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Kugan’s final journey

Corrected on 28 Jan 2009 at 11.30pm

IT was not an ordinary death, and so it was not an ordinary funeral.

A Kugan’s funeral on 28 Jan 2009 drew hundreds of people who followed his body in a procession from the Universiti Malaya Medical Centre (UMMC) across Petaling Jaya to Puchong Batu 14, where he was laid to rest.

In between, the procession stopped at the police station at USJ8 where he died on 20 Jan while in police custody. The family members performed prayers there before the cortege moved on.

The funeral resembled a political rally; Kugan had come to symbolise injustice by the authorities.

The 22-year old had been arrested on 15 Jan on suspicion of being involved in the theft of luxury cars but died while being questioned by the police. Police claimed he died of fluid in the lungs, but his family insisted his body showed signs of torture and demanded a second post-mortem.

His death provoked a storm of protests and the case was classified as murder by Attorney-General Tan Sri Abdul Gani Patail on 23 Jan.

Mourners at the funeral shouted political and anti-police slogans as they accompanied his hearse, even as the sizzling heat turned into a heavy downpour as it neared the Hindu cemetery. Many mourners wore orange T-shirts of the banned Hindu Rights Action Front (Hindraf); six men were arrested by the police.

Despite the hostility from the crowd, police and Federal Reserve Unit (FRU) personnel only kept a close watch on the proceedings from UMMC right to the burial site. There were fewer police at the cemetery, but a police chopper kept an eagle eye on things.

By the time the procession gathered near the cemetery, the crowd had swelled to close to a thousand.

At 5.25pm, Kugan’s casket was lowered carefully into the slippery, muddy ground.

Though Kugan is finally at rest, the investigation into his death is slowly gaining momentum.

See also: Kugan buried in Puchong

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5 Responses to “Kugan’s final journey”

  1. Tonton says:

    The wrongdoing on the part of the police is not to be condoned, by the same token this criminal shouldn’t be over glorified.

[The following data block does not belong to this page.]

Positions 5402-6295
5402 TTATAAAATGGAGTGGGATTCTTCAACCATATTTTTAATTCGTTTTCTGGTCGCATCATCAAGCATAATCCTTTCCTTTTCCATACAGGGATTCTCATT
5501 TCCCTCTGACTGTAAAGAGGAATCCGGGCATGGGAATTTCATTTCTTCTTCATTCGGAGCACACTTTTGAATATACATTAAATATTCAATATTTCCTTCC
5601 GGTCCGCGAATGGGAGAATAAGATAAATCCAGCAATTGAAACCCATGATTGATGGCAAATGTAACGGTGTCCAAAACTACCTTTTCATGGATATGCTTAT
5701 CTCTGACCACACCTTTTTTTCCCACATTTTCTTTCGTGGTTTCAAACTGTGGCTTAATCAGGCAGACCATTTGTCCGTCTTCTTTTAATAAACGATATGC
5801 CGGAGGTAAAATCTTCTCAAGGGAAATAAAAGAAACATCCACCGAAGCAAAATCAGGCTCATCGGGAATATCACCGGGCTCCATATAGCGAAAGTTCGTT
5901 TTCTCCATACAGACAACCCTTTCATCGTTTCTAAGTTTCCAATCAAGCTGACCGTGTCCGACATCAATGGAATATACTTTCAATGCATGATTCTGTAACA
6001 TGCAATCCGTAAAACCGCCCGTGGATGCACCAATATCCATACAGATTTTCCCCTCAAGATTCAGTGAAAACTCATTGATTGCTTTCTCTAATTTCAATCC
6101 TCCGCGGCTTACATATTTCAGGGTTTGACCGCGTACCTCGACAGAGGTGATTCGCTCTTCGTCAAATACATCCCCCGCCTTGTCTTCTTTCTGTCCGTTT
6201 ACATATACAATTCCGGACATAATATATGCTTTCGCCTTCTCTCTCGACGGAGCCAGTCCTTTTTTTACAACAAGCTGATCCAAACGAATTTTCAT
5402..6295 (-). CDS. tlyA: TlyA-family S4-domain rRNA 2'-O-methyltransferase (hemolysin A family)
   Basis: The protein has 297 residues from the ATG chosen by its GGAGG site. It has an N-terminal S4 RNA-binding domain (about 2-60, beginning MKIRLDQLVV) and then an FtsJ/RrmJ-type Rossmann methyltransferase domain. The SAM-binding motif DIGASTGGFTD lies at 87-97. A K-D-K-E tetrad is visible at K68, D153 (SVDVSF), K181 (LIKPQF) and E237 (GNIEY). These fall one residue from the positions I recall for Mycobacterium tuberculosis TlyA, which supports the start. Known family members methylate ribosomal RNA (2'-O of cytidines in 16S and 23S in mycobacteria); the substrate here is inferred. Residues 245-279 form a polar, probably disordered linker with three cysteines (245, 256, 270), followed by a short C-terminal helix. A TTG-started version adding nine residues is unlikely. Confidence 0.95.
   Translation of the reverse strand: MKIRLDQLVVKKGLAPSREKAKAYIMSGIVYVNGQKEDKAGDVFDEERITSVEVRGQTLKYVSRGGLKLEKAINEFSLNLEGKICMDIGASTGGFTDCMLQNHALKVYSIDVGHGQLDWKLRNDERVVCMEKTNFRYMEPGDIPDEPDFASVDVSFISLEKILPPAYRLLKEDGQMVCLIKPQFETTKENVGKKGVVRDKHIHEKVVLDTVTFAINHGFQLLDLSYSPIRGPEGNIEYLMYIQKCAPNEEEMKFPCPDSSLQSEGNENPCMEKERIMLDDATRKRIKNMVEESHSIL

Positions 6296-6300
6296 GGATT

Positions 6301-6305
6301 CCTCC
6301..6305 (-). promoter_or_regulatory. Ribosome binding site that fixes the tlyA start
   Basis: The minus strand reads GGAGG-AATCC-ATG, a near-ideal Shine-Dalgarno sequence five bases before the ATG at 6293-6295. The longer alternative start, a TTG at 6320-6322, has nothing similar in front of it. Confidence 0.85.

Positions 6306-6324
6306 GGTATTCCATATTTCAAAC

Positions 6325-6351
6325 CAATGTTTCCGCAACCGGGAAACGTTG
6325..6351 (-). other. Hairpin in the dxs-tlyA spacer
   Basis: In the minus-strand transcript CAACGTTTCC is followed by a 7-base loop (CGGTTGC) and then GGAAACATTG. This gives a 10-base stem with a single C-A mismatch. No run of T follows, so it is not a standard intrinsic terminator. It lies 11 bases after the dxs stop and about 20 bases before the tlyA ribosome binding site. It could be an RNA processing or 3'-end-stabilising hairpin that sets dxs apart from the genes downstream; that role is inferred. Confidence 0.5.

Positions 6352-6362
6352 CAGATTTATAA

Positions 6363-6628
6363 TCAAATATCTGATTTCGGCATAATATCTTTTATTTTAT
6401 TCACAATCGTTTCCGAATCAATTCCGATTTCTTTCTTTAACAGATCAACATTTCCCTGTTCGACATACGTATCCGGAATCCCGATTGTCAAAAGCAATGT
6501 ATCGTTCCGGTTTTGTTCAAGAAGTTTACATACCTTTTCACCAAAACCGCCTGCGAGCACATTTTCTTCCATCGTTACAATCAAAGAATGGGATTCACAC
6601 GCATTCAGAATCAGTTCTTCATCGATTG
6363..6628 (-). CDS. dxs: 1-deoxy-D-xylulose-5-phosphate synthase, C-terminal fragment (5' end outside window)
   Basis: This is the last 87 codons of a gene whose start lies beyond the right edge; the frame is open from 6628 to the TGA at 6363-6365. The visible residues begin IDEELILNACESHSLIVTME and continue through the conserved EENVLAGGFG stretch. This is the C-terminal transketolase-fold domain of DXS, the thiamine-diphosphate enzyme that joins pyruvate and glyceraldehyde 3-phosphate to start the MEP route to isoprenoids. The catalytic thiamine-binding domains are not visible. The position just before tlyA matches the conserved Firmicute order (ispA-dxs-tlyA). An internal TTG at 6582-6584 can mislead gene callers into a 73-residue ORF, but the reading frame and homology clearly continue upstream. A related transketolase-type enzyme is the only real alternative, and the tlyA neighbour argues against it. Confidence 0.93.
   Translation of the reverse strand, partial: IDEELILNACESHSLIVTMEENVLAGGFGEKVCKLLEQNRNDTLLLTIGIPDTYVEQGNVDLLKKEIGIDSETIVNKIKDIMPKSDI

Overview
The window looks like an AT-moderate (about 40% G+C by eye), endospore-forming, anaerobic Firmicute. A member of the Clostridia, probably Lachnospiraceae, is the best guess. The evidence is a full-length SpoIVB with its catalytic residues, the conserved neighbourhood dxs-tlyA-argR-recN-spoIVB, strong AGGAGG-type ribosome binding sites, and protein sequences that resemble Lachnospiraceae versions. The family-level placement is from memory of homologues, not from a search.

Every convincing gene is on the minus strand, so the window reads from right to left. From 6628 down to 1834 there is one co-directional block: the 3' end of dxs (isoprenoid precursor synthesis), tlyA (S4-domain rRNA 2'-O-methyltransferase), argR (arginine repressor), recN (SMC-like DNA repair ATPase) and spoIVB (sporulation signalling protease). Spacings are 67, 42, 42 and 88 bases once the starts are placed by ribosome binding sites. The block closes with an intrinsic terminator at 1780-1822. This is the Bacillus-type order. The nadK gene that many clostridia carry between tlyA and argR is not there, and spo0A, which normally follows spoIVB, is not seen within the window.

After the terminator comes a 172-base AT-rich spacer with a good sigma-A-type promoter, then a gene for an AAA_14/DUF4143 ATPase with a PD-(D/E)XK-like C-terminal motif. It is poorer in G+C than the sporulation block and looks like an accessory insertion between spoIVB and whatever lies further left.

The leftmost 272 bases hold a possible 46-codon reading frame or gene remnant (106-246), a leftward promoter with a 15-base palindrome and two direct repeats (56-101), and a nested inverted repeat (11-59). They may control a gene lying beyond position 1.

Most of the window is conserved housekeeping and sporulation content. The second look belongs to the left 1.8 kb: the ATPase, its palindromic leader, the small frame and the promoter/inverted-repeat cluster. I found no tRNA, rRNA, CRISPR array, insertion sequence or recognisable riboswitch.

If one chose to live by sword then one would die by the sword.

  2. nath says:

    The 11 criminals from Balai Polis Taipan should be suspended immediately and charged for murder. The police were quick to charge dozens for attempted murder just because a policeman was injured on his head in Batu Caves. Justice must be done for the dead soul.

  3. artchan says:

    ton ton,

    We shouldn’t be judge, jury and executioner.

    If Kugan is guilty, let the courts pass sentence.

    But look at the pictures of Kugan. I would not wish it on anyone to be interrogated by the police.

  4. stan says:

    Nath, there are 11 suspected murders who would and should be given the right to fair trial and justice. You, however, have concluded that Kugan is a criminal and he would never have the chance to defend himslef.

  5. USJ resident says:

    Those of us who have had our cars stolen will know the anguish, heartache and trouble one has to go through. Our first reaction to these events will be “so what if another car thief is taken off the streets? We will now be much safer. For all you know, my car could have been next.”
    According to reports (don’t know how accurate they are), A Kugan led police to the recovery of quite a number of stolen cars. So, I think one can make the obvious conclusions there if the reports are true.

    BUT the main point here is Kugan is STILL not a criminal until he is charged and convicted. And EVEN if he is guilty, he did not deserve such a painful death for his crimes. What he deserved if he was guilty was jail time and a chance to be rehabilitated, to be given a second chance. He was not given that.

    After having said that, I also hope that he will not be placed on a pedestal and hero worshiped. Inevitably, he will become a symbol of the failures of our police force even though there are still MANY admirable features of our officers in blue. Let not his death be in vain.


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